Yamada：野球 やきゅう と相撲 すもう とどっちの方 ほう がいい？ Yakyuu to sumou to docchi no hou ga ii?
Which is better, baseball or sumo?
Emily：野球 やきゅう より、相撲 すもう の方 ほう がいい。 伝統的 でんとうてき なスポーツだし。 Yakyuu yori sumou no hou ga ii. Dentouteki na supootsu da shi.
I like sumo better than baseball because it is a traditional sport and…
Yamada：そうだね。せっかく日本にいるしね. Sou da ne. Sekkaku nihon ni iru shi ne.
I agree. And you are here in Japan after all, so…
yakyuu やきゅう 野球 baseball
docchi no hou どっちのほう which alternative
X yori 〜より than ~; rather than ~
yakyuu yori やきゅうより 野球より rather than baseball
dentou でんとう 伝統 tradition
＋bunka ぶんか 文化 culture
dentouteki (na) でんとうてき（な）伝統的 traditional
supootsu スポーツ sports
~shi 〜し and (among other reasons)
naruhodo なるほど I see; now I understand; it makes sense
sekkaku せっかく with much effort; take the trouble to do
Comparing Two or More Items
Earlier we learned the following patterns to compare two items:
Dochira ga ii desu ka. Which is better?
--X ga ii desu. X is better.
In this lesson we add the particle ~yori, ‘than’ and ~hou ‘this alternative of the two’. By using these, the sentences above can be restated as follows:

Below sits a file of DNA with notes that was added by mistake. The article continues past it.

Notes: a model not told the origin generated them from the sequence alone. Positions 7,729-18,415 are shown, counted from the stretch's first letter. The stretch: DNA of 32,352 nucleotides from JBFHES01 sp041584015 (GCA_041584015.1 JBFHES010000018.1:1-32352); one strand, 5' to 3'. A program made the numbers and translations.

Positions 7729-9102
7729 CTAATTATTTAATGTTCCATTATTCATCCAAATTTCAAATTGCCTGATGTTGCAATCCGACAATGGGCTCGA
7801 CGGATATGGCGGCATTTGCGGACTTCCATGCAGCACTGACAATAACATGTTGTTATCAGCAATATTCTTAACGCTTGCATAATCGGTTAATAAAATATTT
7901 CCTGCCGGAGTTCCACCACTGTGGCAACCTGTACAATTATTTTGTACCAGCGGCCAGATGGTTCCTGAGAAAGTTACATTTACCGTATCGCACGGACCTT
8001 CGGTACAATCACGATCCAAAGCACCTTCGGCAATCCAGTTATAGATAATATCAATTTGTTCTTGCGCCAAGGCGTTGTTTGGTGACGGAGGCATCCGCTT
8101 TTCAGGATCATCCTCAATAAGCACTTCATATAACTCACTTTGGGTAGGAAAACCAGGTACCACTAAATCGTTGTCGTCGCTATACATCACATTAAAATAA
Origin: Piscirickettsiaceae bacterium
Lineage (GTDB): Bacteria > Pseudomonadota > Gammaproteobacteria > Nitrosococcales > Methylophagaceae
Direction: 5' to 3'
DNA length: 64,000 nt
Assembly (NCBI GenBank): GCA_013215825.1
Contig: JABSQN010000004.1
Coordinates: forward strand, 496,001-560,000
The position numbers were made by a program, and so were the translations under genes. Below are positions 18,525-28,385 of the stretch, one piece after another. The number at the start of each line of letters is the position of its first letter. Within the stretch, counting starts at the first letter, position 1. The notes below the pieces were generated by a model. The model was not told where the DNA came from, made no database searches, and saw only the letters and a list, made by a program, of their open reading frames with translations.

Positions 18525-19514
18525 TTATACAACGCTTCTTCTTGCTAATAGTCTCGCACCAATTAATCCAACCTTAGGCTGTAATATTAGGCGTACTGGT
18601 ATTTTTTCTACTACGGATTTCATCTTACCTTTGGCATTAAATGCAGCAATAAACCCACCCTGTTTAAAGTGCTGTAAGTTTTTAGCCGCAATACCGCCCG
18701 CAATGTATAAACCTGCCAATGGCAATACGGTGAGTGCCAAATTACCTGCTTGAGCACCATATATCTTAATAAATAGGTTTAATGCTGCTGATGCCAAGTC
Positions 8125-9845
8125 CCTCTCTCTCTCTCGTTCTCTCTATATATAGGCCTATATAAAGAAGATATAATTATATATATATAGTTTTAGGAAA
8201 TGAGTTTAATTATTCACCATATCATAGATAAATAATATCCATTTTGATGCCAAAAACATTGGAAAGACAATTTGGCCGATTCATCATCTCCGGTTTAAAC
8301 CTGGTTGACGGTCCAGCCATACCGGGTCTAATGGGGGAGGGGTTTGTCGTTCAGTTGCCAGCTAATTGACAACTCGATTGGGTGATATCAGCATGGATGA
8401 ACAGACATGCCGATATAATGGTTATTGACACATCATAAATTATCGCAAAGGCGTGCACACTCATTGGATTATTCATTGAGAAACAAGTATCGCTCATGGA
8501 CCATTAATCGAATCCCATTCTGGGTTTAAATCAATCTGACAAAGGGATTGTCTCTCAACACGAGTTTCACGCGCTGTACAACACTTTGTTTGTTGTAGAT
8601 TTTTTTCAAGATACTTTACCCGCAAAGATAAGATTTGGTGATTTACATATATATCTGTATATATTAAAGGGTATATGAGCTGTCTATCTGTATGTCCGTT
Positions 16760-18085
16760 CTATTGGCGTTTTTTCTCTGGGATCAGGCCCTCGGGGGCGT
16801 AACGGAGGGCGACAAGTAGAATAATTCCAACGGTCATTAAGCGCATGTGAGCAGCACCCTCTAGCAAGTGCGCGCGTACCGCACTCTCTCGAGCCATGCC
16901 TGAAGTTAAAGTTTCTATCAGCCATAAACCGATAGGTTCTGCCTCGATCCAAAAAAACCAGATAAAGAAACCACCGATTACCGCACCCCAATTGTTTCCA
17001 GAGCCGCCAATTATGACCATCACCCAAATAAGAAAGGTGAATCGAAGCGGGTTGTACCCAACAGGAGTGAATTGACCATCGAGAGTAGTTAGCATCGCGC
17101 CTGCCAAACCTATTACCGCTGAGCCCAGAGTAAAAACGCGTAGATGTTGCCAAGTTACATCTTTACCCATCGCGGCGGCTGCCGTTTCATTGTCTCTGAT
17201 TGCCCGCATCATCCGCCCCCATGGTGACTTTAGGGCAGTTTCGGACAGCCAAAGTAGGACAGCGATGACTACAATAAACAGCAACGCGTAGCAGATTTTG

X to Y to dochira no hou ga ii desu ka. Which is better, X or Y?
--Y yori X no hou ga ii desu. X is better than Y.
When comparing more than three items you can specify the items compared by saying ‘X no naka de ‘ among X (the group)’ or listing up each member of the group like X to Y to Z no naka de ‘among X, Y, and Z’
Kono naka de dore ga ichiban ii desu ka. Among these, which is the best.
X to Y to Z no naka de dore ga ichiban ii desu ka.
Which is the best among X, Y, and Z?
--X ga ichiban ii desu. X is the best
Sentence + shi
Shi added to the end of a sentence means “and” and indicates that it’s one factor or one reason among others that leads to the conclusion under discussion.
Ame da shi. Because it’s raining, and… (so, I’m not going)
You can link more than two sentences using shi. The last sentence in the sequence can be either another reason or the conclusion. When asked about a restaurant for example, you may link three characteristics or two characteristics and a conclusion as follows.
Oishii shi, yasui shi, kirei desu yo.
The food is good, and it’s cheap and it’s clean.
Oishii shi, yasui shi, daisuki desu yo.
The food is good, and it’s cheap, so I like it a lot.
Since shi implies there are other reasons, it is often used to make a sentence sound inconclusive, thus polite in some cases, even when it is actually the only reason. You may notice younger speakers use shi-ending sentences a lot for this reason.